At the Information Systems for Crisis Response and Management ( or "ISCRAM") Asia Pacific Conference last week, disaster industry professionals, researchers and policymakers discussed developments in the use of information systems in emergency management. Centered around this year's theme of "Innovating for Resilience," topics ranged from the use of human-centered design in emergency management to social media behavior during the 2017 Iran-Iraq earthquake.
In a workshop titled "Reaching the Last Mile – Early Action Messaging Through the WhatNow Service and Hazard Apps," representatives from the Red Cross and Wellington Region Emergency Management Office (or "WREMO") discussed new progress in Early Warning Early Action ("EWEA") systems and the crucial role EWEA systems play in any disaster management and community resilience approach. A key point of discussion was the development and rollout of the WhatNow Service, a new system designed to increase the speed and dissemination of disaster preparedness messaging.
As explained by Jessica Ports Robbins of the American Red Cross and Global Disaster Preparedness Center, the WhatNow Service bridges the gap between monitoring and communication in an early warning by automatically disseminating a pre-loaded, actionable preparedness and risk reduction message as soon as an official alert is issued. Developed by the Red Cross and Red Crescent's Global Disaster Preparedness Center in partnership with Google, the system uses an open API to allow partners to access that pre-loaded message and broadcast or disseminate it. The message can then reach users through apps, websites, and national and local media channels, alongside hazard alerts already disseminated on those platforms.
The pre-loaded WhatNow Messages, which are based on the IFRC's Public Awareness and Public Education (PAPE) key messages for disaster risk reduction, cover 20+ hazards and six urgency levels and are designed to provide clear and actionable steps to reduce risk and prepare for a disaster. Each National Society contextualizes these messages to their local risks, language, and specific needs before uploading them to the global WhatNow Message Portal, where they can be accessed by partners through the open API.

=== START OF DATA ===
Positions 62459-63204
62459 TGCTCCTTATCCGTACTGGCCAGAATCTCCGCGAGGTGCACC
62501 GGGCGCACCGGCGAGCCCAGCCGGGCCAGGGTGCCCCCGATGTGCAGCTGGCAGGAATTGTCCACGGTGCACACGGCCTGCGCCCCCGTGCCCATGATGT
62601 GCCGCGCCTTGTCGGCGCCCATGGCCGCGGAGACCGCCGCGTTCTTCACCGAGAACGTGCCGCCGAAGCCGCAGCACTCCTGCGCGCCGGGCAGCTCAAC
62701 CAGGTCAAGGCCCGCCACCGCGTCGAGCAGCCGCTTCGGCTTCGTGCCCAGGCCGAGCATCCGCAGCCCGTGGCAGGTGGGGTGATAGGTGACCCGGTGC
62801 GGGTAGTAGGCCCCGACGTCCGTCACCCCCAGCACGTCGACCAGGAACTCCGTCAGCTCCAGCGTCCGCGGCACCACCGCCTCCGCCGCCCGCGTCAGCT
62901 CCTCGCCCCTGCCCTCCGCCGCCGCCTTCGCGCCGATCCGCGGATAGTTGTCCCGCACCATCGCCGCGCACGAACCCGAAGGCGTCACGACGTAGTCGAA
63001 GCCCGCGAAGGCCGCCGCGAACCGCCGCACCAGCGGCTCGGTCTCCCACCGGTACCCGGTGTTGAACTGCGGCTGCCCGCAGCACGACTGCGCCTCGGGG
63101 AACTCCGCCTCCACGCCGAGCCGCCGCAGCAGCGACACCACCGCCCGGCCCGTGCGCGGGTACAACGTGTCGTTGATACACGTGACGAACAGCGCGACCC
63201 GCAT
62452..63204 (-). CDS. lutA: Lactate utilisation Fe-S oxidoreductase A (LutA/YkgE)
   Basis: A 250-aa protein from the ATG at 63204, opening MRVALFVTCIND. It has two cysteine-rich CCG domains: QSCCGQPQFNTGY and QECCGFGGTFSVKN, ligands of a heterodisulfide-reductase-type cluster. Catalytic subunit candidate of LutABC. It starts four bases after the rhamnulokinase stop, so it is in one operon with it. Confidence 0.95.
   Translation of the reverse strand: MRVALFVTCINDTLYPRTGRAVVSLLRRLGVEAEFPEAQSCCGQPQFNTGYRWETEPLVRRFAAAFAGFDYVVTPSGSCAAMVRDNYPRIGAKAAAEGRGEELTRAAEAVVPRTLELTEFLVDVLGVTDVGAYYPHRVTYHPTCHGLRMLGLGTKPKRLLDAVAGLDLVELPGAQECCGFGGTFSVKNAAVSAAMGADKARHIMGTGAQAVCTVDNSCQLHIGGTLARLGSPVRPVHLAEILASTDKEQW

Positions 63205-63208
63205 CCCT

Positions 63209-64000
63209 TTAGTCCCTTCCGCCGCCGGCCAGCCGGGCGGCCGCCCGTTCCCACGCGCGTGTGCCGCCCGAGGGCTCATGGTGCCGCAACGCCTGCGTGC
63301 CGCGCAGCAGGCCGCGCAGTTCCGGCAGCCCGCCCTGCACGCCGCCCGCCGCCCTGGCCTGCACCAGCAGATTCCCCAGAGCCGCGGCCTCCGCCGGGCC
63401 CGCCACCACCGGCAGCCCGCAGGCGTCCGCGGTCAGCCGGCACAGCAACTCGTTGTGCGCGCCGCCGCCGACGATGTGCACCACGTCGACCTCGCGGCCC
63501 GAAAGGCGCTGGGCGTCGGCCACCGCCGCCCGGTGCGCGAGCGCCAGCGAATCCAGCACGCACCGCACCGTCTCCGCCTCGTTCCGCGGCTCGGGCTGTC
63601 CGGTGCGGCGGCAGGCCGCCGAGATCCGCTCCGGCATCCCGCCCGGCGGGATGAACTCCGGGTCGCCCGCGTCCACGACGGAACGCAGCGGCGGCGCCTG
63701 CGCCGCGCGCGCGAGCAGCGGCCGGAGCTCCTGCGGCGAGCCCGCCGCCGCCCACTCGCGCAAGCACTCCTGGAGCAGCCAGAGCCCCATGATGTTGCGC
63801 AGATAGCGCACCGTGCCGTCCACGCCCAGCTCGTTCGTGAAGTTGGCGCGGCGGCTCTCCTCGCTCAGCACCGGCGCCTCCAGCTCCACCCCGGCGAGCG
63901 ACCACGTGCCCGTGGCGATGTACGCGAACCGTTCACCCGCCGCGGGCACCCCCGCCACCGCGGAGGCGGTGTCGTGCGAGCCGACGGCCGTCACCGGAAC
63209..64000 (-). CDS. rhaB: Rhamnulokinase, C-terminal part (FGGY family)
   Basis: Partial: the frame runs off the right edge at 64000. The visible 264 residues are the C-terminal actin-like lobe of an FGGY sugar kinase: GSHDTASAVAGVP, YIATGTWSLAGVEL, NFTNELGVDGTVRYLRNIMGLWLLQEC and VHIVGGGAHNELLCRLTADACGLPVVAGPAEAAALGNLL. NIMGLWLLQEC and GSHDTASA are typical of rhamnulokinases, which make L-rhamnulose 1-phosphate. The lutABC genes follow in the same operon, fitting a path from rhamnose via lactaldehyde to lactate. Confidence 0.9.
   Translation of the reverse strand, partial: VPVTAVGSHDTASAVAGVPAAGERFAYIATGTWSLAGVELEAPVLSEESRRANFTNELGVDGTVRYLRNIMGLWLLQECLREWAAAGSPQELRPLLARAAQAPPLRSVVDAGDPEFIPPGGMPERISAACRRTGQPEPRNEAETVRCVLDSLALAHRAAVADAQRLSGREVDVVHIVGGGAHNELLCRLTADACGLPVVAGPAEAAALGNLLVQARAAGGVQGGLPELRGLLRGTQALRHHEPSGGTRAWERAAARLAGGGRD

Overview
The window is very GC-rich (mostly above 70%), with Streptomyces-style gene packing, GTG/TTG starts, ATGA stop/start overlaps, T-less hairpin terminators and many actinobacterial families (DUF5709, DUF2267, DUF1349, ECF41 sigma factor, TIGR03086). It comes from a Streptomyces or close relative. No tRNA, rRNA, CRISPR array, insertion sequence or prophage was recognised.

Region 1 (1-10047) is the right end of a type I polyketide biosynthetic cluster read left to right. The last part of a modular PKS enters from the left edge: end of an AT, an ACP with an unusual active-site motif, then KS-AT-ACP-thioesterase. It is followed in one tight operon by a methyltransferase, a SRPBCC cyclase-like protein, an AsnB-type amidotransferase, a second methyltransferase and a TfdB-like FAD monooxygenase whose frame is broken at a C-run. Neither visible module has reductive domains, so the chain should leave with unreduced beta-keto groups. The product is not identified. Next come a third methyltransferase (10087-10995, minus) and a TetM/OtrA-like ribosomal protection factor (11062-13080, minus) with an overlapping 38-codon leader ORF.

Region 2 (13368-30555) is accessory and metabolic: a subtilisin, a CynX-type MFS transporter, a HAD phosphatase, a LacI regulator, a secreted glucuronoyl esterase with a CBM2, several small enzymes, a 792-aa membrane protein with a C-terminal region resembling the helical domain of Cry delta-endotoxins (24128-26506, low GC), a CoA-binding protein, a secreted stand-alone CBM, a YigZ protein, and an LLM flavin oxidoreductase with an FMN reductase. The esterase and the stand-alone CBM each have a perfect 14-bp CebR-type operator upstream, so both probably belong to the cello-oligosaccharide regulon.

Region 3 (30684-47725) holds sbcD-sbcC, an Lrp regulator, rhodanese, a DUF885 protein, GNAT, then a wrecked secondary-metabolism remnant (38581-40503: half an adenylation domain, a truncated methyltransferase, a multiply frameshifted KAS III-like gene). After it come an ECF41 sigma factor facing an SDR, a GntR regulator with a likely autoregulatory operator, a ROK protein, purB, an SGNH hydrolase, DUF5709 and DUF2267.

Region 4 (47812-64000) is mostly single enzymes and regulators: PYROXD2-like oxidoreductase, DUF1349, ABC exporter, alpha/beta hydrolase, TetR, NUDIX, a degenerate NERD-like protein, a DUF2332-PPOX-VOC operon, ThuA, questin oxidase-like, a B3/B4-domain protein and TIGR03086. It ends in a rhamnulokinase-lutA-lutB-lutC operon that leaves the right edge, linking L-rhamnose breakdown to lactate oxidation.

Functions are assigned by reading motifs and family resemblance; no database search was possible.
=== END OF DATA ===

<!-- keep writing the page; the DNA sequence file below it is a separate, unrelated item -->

Panelists also stressed the importance of just-in-time messaging and delivery of messages through multiple channels to increase disaster preparedness, and the need for strong partnerships to facilitate such efforts. As Omar Abou-Samra of the Global Disaster Preparedness Center discussed further, a key benefit of the WhatNow System is its ability to streamline delivery of messages through multiple channels while ensuring consistency and harmony between local and national messaging.
According to Ports Robbins, as of November 9, 12 National Societies have published messages to the WhatNow Portal, and she estimates dozens more are in the process of drafting the messages they want to use. Of the workshop at ISCRAM, she further stated "We got really great feedback from the audience. . . They're very excited about this idea of WhatNow being able to make that bridge from Early Warning to Early Action."
The conference, which ran from November 5-7 in Wellington, New Zealand, was the first ISCRAM conference targeted explicitly to the Asia Pacific region.